Sunday, August 26, 2012

Cooke City

This is a blog post from a trip LC and I took to Cooke City at the end of May last year:
Even though the calendar told us that we were only a couple of weeks away from the first day of summer there was still a lot of snow in the mountains on that day.
Almost 14 months later we again found ourselves on the way to Cooke City after spending a lot of time taking pictures of Chief Joseph Scenic Highway, Dead Indian Pass and the Clarks Fork and Spoon.
When LC asked me if I wanted to continue on to Cooke City I thought when we stopped to eat (in the previous blog post) that we were already in Crandall.
If that was the case then Cooke City was only another 20 scenic miles or so down the road.
After leaving the very lovely and rustic restaurant that was located in the middle of nowhere deep in the mountains we drove for 30 minutes before finally realizing that we had not actually made it to Candall yet after all.
Cooke City was further away than we thought it was.
As we drew closer and closer to Cooke City I looked through the window in front of me and saw the jagged mountain peak in the picture above.  I remembered that mountain.
Just as Heart Mountain dominates the area where we currently live in Cody, this particular mountain peak dominates the terrain in this part of the country.
We had further to travel than we both thought but the scenery only continued to get more and more beautiful.
It was all good....................
The outskirts of the tiny mountain town of Cooke City................
With so much snow on the ground and still in the mountains last May, we hit the town before tourist season had begun and it was still a very quiet place.
Cooke City is mostly isolated and many times cutoff from the outside world during the winter.
Trucks with snow ploughs attached to the front, ATV's and snow mobiles are common forms of travel.
I don't know a lot about this town and in the few times I have been there I think of it as more working class and more rugged than Red Lodge which is the other tiny mountain town located in the region.
Red Lodge is filled with small art galleries, bead stores, craft shops, outdoorsy people in the same vein as those who live in Juneau right down to their technical REI-inspired clothing.
Cooke City by comparison contains trading posts, eclectic bars, and folks who wear Carhartt and Cabellas.
When we were here last May the restaurants were empty, there were few vehicles in town and few people walking.
The other day the town had undergone a complete summer-inspired transformation.
Outdoor patios decorated with flowering baskets were extensions of the bars we saw last year.
Junk food and dinosaur-bone vendors had set up temporary quarters in spaces between the stores.
People were walking and drinking and eating and wandering on foot throughout town.....................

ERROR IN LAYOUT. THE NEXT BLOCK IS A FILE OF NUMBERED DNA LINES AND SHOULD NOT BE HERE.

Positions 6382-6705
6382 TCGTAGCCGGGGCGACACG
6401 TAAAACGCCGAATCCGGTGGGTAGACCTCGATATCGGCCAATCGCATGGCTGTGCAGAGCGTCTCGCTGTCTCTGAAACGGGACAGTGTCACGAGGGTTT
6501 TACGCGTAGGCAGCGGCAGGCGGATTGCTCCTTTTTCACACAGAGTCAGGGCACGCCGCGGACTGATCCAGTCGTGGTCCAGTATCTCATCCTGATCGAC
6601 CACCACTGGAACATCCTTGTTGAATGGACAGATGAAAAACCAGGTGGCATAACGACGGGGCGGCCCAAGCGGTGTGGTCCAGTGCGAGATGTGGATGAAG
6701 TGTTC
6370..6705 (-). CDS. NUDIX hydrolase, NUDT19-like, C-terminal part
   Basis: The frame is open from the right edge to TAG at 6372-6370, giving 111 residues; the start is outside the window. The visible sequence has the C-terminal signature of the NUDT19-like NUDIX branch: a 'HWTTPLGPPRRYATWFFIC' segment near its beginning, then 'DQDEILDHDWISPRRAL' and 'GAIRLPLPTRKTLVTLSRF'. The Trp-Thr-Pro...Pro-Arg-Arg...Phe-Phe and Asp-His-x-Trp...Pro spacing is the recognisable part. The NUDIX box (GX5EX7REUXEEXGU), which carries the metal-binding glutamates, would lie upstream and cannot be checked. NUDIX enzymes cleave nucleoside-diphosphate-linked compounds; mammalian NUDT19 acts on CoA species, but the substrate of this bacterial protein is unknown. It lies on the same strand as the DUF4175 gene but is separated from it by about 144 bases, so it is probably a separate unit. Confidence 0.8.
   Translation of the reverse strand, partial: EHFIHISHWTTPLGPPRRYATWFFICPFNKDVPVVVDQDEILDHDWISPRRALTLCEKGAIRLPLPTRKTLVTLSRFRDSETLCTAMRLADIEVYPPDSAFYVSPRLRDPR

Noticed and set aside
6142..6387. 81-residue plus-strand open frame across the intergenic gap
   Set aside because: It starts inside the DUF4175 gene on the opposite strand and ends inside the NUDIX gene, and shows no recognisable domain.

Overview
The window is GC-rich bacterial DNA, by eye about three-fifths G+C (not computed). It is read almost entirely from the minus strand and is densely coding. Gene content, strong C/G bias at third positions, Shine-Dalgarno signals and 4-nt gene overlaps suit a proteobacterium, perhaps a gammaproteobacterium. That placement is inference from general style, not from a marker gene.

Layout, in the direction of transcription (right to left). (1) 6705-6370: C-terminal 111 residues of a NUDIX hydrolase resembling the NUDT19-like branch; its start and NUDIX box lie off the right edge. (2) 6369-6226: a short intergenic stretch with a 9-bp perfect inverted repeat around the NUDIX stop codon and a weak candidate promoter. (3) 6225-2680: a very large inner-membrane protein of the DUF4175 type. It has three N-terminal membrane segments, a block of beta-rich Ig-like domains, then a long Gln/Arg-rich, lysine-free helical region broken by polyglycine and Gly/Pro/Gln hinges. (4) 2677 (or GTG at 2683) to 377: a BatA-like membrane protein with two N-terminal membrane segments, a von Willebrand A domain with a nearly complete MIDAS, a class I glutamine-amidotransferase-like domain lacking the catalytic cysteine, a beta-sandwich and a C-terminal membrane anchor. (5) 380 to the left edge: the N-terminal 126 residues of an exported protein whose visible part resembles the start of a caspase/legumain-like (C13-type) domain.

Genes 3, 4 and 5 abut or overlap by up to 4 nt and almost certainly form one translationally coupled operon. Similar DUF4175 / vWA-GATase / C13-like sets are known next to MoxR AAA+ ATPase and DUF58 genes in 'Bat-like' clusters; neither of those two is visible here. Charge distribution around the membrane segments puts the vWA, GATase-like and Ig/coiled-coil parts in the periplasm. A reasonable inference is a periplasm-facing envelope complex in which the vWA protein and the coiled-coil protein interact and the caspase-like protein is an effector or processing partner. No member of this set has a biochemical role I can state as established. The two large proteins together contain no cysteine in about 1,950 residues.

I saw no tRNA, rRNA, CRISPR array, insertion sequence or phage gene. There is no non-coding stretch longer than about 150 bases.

The largest and (at least from the outside) the most interesting looking store in town.
Leaving our pup in the truck LC crossed the road and headed for the gas station to pick up lottery tickets, while I wandered up and down the street randomly taking pictures.
In truth I had no real desire on this day to walk into stores.
One day soon - when the tourists are gone but before everything shuts down for the winter - I would like to come back and do the tourist thing.
But on this particular day I was just content to be outside and alone for a few minutes with my thoughts and my picture taking................
I stood in the middle of the road (which I do often when taking pictures and which sends LC into fits) to take pictures of town first looking in one direction...............
And then in the opposite direction.
The north east gate of Yellowstone is not too far away heading further still into the mountains...............
After spending hours slowly but assuredly making our way to this town, we ended up staying in Cooke City for all of fifteen minutes before turning back and beginning the journey home.
We only made a couple of brief stops on the way back to Cody.
On the way to Cooke City LC and I had unexpectedly passed by a two mile stretch of road that contained heavy blankets of bright yellow flowers growing in the grassy banks....................
With the exception of Clarks Fork River in back of the restaurant where we ate, LC and I did not come across a whole lot of water in our travels the other day.
As we came to this very large series of ponds I realized that I remembered them from our trip this way last year.
I asked LC to pull the truck over so that I could again take pictures of these ponds.
Between the water, the mountains, the pine trees and the variety of different colors that were in front of me, I realized that this was one of my favorite places from the trip......................
If adventure has a final and all-embracing motive, it is surely this: we go out because it is our nature to go out, to climb mountains, and to paddle rivers, to fly to the planets and plunge into the depths of the oceans... When man ceases to do these things, he is no longer man................Wilfrid Noyce

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